The Pitfalls of Mobile Trading
Connected handheld devices have brought a degree of flexibility to the investment community; we are now able to place trades from virtually anywhere in the world, by simply using our phone. That power is awesome, and I certainly appreciate it too, but some investors have pushed it too far.
I have been offering proactive investment strategies which incorporate risk controls longer than anyone else on the Internet today; we began at the onset of online trading, much less mobile trading, and over time I found that investors generally have one major limitation when it comes to engaging proactive trading strategies. That is, most of them don't have the time.
However, with mobile trading many investors suddenly feel as if they now have the time to follow proactive strategies on their phone, but that's not true. Of course, investors can make a trade, but in most cases proactive strategies require proper timing, based mostly on technical indicators, and I do not know any phone that will provide charting tools capable enough to enable efficient trading.
Not that this is required either, but some investors have multiple machines, simultaneous charting programs, multiple conditional order entry screens, and they are tracking hundreds of stocks all at the same time in order to identify opportunity in the market and place a good trade at the right time, and although that is an extreme too it certainly makes the inefficiencies of mobile trading more obvious. Those simultaneous tools are not available on handheld devices.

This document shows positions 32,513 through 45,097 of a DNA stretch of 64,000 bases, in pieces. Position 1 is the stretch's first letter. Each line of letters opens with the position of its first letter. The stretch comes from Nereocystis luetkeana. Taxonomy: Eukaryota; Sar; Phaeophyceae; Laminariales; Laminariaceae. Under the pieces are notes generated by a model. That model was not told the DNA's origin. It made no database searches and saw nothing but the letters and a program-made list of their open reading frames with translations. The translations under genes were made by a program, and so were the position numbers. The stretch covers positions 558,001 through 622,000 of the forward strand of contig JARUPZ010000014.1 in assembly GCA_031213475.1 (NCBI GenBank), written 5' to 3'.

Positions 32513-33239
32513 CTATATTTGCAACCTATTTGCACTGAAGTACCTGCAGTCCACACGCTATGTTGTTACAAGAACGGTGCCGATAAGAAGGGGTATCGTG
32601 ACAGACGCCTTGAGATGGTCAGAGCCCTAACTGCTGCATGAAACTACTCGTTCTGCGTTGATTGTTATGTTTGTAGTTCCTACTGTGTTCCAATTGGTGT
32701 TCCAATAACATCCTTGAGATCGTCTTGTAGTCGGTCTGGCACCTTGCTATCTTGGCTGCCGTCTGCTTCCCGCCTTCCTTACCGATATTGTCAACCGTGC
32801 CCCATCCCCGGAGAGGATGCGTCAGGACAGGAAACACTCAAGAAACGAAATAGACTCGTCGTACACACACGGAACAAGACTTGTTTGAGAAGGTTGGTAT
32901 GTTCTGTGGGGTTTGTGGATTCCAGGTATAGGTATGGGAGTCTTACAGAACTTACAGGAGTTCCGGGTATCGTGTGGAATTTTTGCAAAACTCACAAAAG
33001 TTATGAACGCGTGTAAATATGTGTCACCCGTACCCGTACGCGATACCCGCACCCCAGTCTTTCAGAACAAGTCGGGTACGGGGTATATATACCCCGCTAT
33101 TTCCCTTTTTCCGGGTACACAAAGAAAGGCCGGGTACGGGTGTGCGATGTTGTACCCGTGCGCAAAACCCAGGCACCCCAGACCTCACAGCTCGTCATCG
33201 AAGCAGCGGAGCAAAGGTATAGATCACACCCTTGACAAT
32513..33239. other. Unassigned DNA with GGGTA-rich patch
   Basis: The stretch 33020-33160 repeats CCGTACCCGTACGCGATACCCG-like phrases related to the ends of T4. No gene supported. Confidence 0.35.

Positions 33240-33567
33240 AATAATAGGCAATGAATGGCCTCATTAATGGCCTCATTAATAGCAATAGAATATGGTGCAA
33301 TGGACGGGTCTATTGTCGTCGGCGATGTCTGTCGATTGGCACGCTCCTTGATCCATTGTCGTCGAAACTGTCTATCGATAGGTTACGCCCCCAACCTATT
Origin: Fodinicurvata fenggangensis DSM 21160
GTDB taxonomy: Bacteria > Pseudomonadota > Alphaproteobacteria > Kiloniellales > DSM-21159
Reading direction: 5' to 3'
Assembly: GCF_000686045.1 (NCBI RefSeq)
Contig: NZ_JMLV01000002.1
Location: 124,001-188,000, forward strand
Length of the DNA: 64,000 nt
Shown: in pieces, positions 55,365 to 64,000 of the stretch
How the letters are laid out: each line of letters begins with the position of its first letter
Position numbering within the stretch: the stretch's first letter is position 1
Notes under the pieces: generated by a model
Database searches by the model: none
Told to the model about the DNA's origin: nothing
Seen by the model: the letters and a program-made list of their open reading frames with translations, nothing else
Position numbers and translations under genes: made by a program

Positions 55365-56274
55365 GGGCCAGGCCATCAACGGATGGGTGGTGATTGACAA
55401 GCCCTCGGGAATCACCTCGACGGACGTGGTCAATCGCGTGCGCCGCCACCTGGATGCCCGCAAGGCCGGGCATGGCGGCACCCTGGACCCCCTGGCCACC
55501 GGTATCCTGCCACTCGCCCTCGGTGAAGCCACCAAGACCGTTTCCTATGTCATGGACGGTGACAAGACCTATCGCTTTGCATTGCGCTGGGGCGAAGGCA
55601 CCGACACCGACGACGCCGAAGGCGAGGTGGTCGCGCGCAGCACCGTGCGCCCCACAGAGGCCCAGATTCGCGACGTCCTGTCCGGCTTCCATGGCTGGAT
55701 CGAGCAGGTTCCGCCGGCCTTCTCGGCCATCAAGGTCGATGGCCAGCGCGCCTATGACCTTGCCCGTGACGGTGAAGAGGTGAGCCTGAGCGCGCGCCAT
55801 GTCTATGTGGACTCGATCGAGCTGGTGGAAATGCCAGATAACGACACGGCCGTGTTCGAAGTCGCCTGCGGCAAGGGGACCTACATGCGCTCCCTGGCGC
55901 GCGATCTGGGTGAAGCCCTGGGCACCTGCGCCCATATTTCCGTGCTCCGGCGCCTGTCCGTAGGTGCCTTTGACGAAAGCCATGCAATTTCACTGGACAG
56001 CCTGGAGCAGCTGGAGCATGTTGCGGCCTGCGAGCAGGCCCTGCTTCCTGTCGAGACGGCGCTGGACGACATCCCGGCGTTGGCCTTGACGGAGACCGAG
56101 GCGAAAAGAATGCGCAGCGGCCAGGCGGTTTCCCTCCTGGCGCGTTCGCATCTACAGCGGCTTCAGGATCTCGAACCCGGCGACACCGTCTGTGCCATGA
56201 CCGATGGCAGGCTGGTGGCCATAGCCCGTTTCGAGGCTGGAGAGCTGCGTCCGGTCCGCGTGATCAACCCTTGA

The good news is that most traders realize this, and even those that don't realize it at first usually realize it before investing too much or losing too much. It is a matter of fact and it's obvious to anyone that tries, but there is an alternative too, at least some think so...
The alternative is to subscribe to a service that sends alerts when proactive strategies fire trading signals. In theory that sounds like a great option; it removes the need for all of the tools that other traders use, and empowers the efficiency of mobile devices, but investors that think this way are missing something too.
First, let's assume the alerts are made by email or text, and let's assume that the alerts come efficiently, without any connection delays due to lack of coverage or some internal service delays being experienced by the mobile carrier. Let's also assume that the alerts are clear and concise. These assumptions therefore assume that the alerts would be received in a timely manner without any confusion, but we all know that's not always true.
Even if it were, there are other hurdles: if you are in a meeting, driving, at the gym, at the doctor, riding your bicycle, in the shower, or otherwise engaged your ability to react in a timely manner is significantly diminished, and proactive strategies often require timely reactions. Then, of course, you also need to connect to your brokerage account and place the trade.